WEST PALM BEACH, Fla. – Count Washington Nationals general manager Mike Rizzo among those not impressed or satisfied by the Houston Astros' attempts to apologize for -- and put behind them -- their sign-stealing scandal.
"They cheated. They were found guilty of it. And I haven't heard it yet," Rizzo said Friday after Washington's second formal workout at the spring training complex the team shares with Houston.
"The thing that pains me the most is it puts a black cloud over the sport that I love. And that's not right. The commissioner did an investigation and found that they cheated in 2017 and 2018. Somebody's got to say the words over there: 'cheated.' And that's important to me," Rizzo said. "For the sport to move on, which is what I'm most concerned about, we have to make sure that all the I's are dotted and the T's are crossed on this investigation before we end it."
Rizzo's NL champ Nationals went into last year's World Series prepared to deal with against-the-rules actions by the AL champ Astros before beating them in Game 7 for the title.
"I have no proof of what, if anything, they did in 2019," Rizzo said. "We assumed they were, and we prepared diligently for it."
World Series MVP Stephen Strasburg said the Nationals used new catcher's signals and changed them during games, so if Houston had been trying to steal signs in October, there wouldn't be anything from his past outings that could be relied on.
"Regardless of if there was any funny business going on," Strasburg said, "we controlled what we could control, we were prepared for it, and we did what was necessary to go out there and make it as even a playing field as possible."
Rizzo and Strasburg said people from other teams reached out to the Nationals as soon as it was known their opponent in the Fall Classic would be the Astros.
"We got a lot of volunteer phone calls," Rizzo said, "on how to beat them and how to play them."
Noted Strasburg: "The league is a lot smaller than you think."
Last month, Commissioner Rob Manfred punished Houston for using a video feed to view and decode opposing catchers' signs during the 2017 -- when the team won the championship -- and 2018 seasons. Players banged on a trash can to signal to batters what pitch was coming, believing it would improve chances of getting a hit.
Rizzo made a point of saying the Astros "cheated to win the World Series."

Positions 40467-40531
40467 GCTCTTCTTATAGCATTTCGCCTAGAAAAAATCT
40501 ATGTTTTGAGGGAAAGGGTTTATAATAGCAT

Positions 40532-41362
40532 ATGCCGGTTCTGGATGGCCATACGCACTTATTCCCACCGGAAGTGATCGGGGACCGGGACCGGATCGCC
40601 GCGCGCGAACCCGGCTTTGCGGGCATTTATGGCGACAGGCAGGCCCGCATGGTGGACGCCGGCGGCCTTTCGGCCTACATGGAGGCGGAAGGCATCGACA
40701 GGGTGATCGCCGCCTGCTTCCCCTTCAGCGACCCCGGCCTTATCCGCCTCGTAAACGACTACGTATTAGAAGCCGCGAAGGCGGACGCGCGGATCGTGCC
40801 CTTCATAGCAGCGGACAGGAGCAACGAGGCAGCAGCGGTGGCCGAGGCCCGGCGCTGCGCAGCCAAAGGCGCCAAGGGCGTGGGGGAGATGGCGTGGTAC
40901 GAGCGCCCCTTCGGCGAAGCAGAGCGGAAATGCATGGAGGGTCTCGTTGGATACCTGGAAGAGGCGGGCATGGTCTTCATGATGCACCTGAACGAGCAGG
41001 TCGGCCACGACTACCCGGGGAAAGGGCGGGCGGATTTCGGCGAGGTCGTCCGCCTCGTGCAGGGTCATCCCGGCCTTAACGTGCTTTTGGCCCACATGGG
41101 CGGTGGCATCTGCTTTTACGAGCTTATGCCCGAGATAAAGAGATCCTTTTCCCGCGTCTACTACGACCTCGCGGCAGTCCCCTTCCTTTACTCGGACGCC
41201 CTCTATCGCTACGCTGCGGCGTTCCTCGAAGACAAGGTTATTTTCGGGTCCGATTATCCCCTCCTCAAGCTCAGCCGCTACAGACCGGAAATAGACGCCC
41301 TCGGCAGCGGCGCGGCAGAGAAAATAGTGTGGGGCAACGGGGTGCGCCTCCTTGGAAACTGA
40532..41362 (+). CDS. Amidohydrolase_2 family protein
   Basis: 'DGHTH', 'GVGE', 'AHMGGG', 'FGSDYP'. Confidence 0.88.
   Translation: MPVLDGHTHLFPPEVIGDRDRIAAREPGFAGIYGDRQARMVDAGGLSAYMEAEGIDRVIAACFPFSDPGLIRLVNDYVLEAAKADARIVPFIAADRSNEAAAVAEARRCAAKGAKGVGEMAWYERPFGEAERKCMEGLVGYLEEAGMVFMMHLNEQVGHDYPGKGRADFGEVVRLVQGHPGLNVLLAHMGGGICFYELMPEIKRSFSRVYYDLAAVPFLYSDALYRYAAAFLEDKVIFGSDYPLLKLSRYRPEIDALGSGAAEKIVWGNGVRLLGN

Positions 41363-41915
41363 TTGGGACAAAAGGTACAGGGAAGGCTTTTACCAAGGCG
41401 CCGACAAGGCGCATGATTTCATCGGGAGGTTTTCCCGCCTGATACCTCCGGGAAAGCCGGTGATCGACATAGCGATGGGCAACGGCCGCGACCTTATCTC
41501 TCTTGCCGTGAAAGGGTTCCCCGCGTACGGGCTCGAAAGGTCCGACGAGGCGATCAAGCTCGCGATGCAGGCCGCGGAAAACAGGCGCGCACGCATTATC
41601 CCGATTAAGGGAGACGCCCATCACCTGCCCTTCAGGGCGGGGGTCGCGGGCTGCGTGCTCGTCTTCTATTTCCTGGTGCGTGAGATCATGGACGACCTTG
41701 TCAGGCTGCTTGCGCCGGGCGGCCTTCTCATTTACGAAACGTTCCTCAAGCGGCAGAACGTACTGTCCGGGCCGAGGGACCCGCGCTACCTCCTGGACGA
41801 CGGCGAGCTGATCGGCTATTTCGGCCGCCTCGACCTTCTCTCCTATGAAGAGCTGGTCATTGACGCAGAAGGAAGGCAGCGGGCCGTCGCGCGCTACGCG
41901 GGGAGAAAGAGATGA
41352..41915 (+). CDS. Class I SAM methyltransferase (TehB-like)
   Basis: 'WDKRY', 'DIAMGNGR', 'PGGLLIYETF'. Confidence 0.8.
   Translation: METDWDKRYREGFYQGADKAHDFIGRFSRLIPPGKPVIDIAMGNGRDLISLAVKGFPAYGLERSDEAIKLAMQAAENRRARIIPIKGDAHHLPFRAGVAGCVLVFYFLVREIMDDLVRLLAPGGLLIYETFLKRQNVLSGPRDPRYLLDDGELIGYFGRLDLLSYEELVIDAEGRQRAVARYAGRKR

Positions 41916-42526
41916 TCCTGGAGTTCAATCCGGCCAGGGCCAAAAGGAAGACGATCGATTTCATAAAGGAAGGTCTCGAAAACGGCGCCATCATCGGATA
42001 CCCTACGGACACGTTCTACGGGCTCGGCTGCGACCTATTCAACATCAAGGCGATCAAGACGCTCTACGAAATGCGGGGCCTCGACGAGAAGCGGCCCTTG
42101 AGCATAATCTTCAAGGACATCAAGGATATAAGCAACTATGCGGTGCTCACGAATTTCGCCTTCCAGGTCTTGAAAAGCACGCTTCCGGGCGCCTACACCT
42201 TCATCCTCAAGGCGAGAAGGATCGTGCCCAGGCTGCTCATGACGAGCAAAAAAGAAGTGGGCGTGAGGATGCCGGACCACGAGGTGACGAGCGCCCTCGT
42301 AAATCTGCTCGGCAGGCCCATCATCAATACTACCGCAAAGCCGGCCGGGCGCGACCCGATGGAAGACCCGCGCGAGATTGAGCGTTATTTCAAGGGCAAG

Houston's manager, AJ Hinch, and GM, Jeff Luhnow, were suspended by Manfred for a year and immediately fired by the club.
"I know for a fact that could not and would not happen with the Washington Nationals, because I would not allow it to happen with the Washington Nationals," Rizzo said. "So we certainly take pride in that, the way we conduct our business and our process, and we try and do things the right way for the good of the game in its entirety."
Told of the general nature of Rizzo's comments Friday, Astros pitcher Brad Peacock said: "I don't know how to answer that. All I know is we're moving forward, looking forward to next year. And everybody spoke yesterday about it. And I agree with everything they said."
But Rizzo and others noticed that the apologies of a day earlier were mostly rather vague.
Asked whether what his team did was cheating, Astros owner Jim Crane answered: "We broke the rules and you can phrase that any way you want."
Houston seemed to be hoping that Thursday's news conference and player interviews would put the subject to rest.
Not the case.
Notes: Rizzo said the Nationals are not looking to make a deal to acquire another third baseman after losing Anthony Rendon to the Los Angeles Angels via free agency. Rookie Carter Kieboom will get a chance to win the opening day job at that position -- which is new for the middle infielder -- and Rizzo spoke about the versatility the team has with veterans Starlin Castro, Asdrúbal Cabrera and Howie Kendrick, who all can play multiple positions. ... Asked about his contract expiring after this season, Rizzo replied: "We never worry about that stuff. ... I was the first employee they ever signed and I'm confident we're still in good shape with each other.
AP freelance writer Chuck King contributed to this report.